It has been a few days since my last post and a lot has been going on. Over the past week I have:
- Found a host and launched a web site for Springfield Publications
- Attended an MSDN event in Greenwood, Indiana
- Attended the year-end/holiday event for my organization
- Started my holiday shopping
The event most relevant to this blog is the MSDN event, of course! This event focused on object oriented (oo) concepts, the Microsoft MapPoint Web Services, optimizing ASP.NET applications, and ASP.NET 2.0 Membership and Personalization. Overall, I really didn’t get much out of the event. To me, the most valuable session was the one about optimizing ASP.NET applications.
The OO session focused on the concepts as they related to VB.NET and were presented in a simplistic manner. In all honesty, I found it a little hard to believe that in a theatre full of .NET developers, there were plenty of people that were unfamiliar with the pillars of OO development. It also seemed as though much of the emphasis was placed on abstraction and encapsulation as opposed to inheritance and polymorphism, the main principles on which the .NET framework is based!
The MapPoint Web Services session seemed kind of pointless and seemed like even more of a sales pitch than anything else. Are there applications for the Web Services? Sure, but the many applications that need some mapping functinality will be better served by linking to MapQuest. The bottom line from this session is that MapPoint is expensive, has inflexible licensing, and, although powerful, is probably overkill for many applications.
As I mentioned earlier, the best session (and actually the reason I attended this event) was the session regarding ASP.NET application optimization. At first, I was disappointed with this session since much of the first 45 minutes focused on the tools and how to use them. I am a programmer and, naturally, a tinkerer. I want to figure out the tools on my own (and trust me, they’re not that complicated to use), not have every feature demonstrated. Some nice tips such as running the tools on a separate box than where the site is hosted were covered but I was looking for tips on how to actually improve performance.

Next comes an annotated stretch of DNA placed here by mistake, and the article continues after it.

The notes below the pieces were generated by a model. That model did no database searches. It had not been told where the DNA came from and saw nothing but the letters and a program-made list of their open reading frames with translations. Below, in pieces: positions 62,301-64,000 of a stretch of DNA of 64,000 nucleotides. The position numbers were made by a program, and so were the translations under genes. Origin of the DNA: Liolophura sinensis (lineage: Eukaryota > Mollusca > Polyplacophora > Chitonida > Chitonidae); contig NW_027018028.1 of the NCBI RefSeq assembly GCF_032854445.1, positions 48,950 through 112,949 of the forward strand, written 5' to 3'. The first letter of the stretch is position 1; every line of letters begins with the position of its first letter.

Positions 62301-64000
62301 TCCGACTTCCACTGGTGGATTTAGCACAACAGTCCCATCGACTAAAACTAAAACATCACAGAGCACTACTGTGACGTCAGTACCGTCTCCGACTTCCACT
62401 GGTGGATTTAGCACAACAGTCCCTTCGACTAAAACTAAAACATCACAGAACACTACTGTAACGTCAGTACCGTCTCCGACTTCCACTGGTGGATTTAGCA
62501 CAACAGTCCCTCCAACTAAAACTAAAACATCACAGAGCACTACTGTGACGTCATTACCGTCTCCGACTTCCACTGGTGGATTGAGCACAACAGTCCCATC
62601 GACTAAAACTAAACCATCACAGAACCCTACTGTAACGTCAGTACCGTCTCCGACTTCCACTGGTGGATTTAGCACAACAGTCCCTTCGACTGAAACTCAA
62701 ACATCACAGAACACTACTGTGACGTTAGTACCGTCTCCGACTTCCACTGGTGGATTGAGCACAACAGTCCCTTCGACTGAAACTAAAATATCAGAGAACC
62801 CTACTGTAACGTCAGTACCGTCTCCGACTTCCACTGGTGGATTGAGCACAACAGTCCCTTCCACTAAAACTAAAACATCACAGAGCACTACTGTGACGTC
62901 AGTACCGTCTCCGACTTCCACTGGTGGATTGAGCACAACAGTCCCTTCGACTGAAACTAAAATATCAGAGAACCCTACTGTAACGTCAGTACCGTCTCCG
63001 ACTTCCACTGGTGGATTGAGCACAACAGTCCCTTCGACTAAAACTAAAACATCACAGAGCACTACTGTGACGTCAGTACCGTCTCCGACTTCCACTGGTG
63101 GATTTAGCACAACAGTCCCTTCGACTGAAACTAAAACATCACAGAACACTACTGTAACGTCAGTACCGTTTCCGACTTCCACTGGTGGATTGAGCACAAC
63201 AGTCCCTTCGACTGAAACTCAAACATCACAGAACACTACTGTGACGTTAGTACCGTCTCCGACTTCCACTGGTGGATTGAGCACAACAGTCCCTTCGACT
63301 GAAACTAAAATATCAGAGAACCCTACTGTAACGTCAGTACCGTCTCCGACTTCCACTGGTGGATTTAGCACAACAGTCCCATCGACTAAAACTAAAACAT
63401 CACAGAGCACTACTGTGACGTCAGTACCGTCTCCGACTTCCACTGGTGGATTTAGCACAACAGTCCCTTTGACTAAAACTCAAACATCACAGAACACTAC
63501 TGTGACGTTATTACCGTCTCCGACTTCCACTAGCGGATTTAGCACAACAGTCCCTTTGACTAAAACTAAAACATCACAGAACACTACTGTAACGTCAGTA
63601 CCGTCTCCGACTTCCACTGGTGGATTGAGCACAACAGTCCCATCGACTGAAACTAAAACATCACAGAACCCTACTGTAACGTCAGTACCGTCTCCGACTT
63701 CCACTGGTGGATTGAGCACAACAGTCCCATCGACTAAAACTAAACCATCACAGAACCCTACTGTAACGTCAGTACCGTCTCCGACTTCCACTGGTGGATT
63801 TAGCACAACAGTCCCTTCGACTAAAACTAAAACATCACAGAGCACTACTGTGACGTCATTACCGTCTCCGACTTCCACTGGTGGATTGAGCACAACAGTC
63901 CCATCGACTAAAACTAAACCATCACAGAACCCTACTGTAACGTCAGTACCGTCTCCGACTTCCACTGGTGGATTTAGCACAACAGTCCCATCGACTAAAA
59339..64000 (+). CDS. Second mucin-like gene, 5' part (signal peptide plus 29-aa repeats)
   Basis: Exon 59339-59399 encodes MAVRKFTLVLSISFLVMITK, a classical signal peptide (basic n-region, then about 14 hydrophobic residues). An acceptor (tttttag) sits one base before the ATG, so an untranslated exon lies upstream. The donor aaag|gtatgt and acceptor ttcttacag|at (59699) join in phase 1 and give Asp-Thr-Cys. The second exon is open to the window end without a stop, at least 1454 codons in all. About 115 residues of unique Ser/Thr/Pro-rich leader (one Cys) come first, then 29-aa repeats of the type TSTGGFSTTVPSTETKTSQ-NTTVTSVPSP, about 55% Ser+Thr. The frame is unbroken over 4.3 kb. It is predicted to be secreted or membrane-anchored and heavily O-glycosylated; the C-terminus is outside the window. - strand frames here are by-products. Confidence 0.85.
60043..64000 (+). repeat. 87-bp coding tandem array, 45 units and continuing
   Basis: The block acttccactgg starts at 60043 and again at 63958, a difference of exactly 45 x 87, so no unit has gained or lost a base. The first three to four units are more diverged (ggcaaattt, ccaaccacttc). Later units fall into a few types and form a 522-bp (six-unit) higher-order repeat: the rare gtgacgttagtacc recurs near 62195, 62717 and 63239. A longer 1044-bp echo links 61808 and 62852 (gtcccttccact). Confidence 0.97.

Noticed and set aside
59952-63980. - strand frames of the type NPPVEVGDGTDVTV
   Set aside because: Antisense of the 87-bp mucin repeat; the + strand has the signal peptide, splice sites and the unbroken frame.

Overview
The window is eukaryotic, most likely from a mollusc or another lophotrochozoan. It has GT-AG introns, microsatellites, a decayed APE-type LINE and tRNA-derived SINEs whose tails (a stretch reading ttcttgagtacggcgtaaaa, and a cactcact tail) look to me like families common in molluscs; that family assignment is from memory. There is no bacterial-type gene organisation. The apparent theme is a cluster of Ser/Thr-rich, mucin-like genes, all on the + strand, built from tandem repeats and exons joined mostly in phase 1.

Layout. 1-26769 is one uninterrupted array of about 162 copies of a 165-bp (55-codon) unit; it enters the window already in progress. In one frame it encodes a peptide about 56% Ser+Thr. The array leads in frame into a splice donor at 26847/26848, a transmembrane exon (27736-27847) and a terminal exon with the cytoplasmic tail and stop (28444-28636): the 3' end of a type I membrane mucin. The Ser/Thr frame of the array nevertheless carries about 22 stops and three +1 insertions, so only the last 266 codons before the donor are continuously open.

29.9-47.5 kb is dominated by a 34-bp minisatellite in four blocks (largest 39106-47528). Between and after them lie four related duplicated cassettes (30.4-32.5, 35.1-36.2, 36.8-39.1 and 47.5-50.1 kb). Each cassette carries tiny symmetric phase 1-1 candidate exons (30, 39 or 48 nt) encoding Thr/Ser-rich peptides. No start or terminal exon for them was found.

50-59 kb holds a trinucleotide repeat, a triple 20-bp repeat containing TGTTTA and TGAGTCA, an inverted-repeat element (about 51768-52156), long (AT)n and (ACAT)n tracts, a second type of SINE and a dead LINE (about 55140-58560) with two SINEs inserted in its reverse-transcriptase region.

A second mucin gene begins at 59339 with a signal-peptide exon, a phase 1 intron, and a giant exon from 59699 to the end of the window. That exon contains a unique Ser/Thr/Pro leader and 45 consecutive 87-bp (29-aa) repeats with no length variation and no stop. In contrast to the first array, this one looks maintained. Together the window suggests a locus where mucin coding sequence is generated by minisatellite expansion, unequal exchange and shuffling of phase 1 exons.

Fortunately some tips were eventually discussed. Unfortunately most of them were ones that could be found in any ASP.NET book. Optimizations discussed included:
- Using caching
- Using connection pooling
- Open late/close early technique for database connections
All of the suggestions were nice but again, most of them could be found in any ASP.NET book. As always, the thing to keep in mind with these is that they are only as useful as your application allows them to be. If your application uses frequently changing data for instance, caching won’t be of much use to you for improving the performance of your application.
A positive note about this session is that the presenter (Jacob Cynamon) continually emphasized the importance of designing performance into the application from the start. Poor performance should not be acceptable for any application. Applications should be tweaked to ensure the most efficient execution path is executed rather than a method that is simply easier to maintain. I am not arguing that maintainabilityis not important but I am arguing that usability is and performance directly impacts usability. Making users wait on your application because of poorly written, inefficient code is unacceptable. Of course, the amount of acceptible wait time varies by task but making users wait longer than necessary is a sign of low quality.
Moving on from my side rant, I did not stay for the final session. I originally intended on sticking around but decided that I will look into ASP.NET 2.0 on my test workstation when I get around to setting it up rather than sit through a presentation on beta software. I’m sure that many of the new features in ASP.NET 2.0 will make my life easier but for now, I am not interested. When the next version is closer to release, I’ll look into this in more detail.
That really seems to wrap it up for the overview of the MSDN Event. Until next time, happy coding!